In 'Sound,' T.M. Wolf's experimental debut novel, dialogue that reads like musical notation
Writing dialogue is hard, but replicating the awkward pauses, short interjections, and false starts that occur in nearly every daily interaction—just the things most masters of dialogue strip away—can be even harder.
Sound, T.M. Wolf’s debut novel, out this week from Faber & Faber, takes a formally inventive approach to evoking those spaces and stutters and ums and ers and likes that form the rhythms of everyday conversation. He sets the dialogue on the page as though it's musical notation. It’s a bold choice on Wolf’s part, and one that fits in neatly with his overall style, a densely written prose that creates an immersive sense of place. In the midst of all of this is a comparably conventional plot—a mid-twenties coming-of-age narrative laced with some traces of low-level criminal activity at the margins—but the stylistic risks that Wolf takes and his ability to create a vibrant sense of place more than compensate for the moments where the novel's central action feels mundane.
“[A]s it turned out, the market for my eighteen-year-old self in Jersey—the one who knew his way around a marina, who could operate a winch and weatherwrap a boat—was better than the market for my twenty-four-year-old self anywhere else,” writes Wolf, neatly establishing the position of narrator Cincy Stiles as the novel opens. Just after dropping out of graduate school, Cincy has returned to his Jersey Shore hometown, holing up with his friend Tom, a musician engaged in a project to record historically accurate covers of every song in a local bar’s jukebox. (Wolf, who grew up on the Jersey Shore, recently graduated from Yale Law School, and has worked for a number of years as a music journalist—explaining his choice of musical notation and copious rap references through the novel.)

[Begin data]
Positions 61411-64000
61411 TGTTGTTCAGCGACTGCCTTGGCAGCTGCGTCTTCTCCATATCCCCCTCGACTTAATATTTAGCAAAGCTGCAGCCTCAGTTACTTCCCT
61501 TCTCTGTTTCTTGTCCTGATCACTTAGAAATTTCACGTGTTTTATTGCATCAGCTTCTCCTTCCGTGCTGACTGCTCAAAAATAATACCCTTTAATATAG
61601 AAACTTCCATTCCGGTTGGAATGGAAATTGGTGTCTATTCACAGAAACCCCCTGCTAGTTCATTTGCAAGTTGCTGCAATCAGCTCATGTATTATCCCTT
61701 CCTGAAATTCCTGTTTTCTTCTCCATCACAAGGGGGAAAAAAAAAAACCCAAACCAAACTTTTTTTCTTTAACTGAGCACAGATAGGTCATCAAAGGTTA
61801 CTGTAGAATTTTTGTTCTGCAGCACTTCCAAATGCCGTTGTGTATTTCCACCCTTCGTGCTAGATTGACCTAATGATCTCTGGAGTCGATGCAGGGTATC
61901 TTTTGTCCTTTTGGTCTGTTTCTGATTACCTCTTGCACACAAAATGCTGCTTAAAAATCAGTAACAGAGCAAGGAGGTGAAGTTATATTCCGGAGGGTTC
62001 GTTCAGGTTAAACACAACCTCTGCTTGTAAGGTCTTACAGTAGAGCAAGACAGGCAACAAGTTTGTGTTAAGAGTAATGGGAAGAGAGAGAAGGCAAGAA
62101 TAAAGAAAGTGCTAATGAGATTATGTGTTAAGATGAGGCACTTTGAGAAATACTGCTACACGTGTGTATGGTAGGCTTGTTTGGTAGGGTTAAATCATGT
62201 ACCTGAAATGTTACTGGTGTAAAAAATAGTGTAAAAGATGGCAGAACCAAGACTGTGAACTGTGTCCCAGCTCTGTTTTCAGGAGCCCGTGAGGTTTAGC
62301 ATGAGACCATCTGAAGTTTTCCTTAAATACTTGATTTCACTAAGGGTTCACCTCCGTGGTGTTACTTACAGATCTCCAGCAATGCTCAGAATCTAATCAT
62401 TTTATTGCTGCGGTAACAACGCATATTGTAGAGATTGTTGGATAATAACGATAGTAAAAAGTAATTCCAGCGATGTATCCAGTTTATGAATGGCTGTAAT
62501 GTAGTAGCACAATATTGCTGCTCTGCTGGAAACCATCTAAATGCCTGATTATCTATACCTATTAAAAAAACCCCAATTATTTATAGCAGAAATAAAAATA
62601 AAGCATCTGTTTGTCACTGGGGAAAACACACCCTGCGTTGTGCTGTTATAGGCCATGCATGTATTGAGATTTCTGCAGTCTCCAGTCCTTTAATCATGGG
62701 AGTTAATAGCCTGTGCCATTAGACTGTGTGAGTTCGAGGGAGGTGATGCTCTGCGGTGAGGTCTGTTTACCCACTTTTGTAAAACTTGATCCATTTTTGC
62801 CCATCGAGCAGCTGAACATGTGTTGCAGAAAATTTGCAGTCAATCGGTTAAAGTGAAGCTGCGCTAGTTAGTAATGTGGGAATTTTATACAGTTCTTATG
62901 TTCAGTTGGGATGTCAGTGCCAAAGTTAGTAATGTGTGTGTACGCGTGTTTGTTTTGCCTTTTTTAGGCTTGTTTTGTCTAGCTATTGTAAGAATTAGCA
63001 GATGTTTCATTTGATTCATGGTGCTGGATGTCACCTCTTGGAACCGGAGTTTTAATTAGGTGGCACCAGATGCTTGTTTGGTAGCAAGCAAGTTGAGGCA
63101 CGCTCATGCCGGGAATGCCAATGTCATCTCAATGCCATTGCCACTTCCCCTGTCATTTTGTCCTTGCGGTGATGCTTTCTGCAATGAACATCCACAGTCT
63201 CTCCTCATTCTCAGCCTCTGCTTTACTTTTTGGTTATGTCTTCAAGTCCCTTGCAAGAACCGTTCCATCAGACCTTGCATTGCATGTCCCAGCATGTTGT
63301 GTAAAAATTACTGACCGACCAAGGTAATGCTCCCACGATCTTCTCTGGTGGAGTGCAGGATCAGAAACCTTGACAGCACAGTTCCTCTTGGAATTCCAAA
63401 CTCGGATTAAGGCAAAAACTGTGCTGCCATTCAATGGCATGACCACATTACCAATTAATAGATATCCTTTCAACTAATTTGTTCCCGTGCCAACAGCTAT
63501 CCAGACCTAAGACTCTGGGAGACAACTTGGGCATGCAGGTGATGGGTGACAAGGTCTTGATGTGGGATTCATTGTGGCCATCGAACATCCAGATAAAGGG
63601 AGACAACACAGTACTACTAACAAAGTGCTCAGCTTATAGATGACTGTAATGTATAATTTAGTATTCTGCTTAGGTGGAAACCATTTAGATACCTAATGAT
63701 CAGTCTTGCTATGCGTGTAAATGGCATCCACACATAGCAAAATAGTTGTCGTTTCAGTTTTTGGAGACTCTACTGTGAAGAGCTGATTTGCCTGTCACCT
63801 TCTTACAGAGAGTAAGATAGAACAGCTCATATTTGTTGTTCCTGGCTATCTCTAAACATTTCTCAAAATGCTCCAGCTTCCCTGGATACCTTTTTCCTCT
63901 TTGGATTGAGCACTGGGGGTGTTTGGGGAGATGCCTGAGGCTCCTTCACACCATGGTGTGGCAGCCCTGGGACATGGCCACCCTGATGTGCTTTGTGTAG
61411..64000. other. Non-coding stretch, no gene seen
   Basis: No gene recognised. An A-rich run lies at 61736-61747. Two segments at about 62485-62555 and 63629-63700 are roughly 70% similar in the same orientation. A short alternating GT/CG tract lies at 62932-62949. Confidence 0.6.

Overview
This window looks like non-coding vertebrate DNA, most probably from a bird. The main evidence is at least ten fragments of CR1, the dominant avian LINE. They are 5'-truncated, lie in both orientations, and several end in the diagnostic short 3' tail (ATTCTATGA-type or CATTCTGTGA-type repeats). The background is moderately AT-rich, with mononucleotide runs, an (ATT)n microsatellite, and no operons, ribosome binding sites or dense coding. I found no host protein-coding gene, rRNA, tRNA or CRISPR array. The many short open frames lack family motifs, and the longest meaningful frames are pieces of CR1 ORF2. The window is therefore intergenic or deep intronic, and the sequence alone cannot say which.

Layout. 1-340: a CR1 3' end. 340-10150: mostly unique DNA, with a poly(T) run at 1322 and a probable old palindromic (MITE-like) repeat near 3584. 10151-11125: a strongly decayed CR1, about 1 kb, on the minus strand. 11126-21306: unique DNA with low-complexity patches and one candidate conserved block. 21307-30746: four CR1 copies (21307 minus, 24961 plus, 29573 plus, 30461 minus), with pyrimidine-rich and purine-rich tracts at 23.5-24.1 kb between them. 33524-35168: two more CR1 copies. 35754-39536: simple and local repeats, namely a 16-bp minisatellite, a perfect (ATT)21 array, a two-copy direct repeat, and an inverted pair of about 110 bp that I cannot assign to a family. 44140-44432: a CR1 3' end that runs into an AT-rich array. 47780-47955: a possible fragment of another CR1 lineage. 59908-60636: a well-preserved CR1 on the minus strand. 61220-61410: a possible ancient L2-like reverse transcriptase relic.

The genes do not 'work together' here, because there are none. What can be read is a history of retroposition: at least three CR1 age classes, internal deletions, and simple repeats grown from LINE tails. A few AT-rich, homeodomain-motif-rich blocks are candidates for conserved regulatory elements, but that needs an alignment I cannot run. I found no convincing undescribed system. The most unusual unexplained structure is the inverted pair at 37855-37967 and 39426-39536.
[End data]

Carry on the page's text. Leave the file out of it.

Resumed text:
It’s when the novel opens out, introducing the sights and sounds of the wider world, that the true allure of Sound becomes apparent. Like David Peace’s GB84, Mark Danielewski’s House of Leaves, or Zach Dodson’s boring boring boring boring boring boring boring, Sound is a novel in which the arrangement of text on a page is as critical to understanding the novel as the words themselves. For the first few instances of dialogue in Sound, Wolf's approach can be a challenge to read, but that approach is ultimately rewarding both for the sense of location it imparts and the insights it provides into Cincy's mental state.
At times, Wolf uses the notation style to evoke barroom or car-stereo sounds: as the color commentary for a Yankees game or a Bruce Springsteen song drowns out Cincy’s beloved hip-hop, the font indicating the last of these becomes smaller and smaller, or the text of the lyrics simply cuts off. It's an ingenious system, something like a Robert Altman film as seen through text alone.
Cincy’s thoughts are sandwiched between the book's many lines of dialogue, each charted on a series of lines evoking a musical scale, with each speaker designated by a note, a choice of font, and a position on that scale. While that might seem overly clever as an idea, it’s very effective in practice both in evoking the way people really speak without being boringly laden with indirection and interjection, and in conveying Cincy’s sometimes-scattered state of mind. At times, flashbacks occur in the middle of conversations; at others, Cincy finds himself envisioning alternative outcomes to conversations and other personal interactions, a touch reminiscent of some of Richard Yates’s fiction. The use of dialogue as an ambient element recalls the writings of ambient music scholar and critic David Toop, whose work draws a connection between immersion in sound and immersion in landscapes. In the larger context of the novel, this approach to dialogue mirrors Wolf’s method of overwhelming the reader with images and sharp details.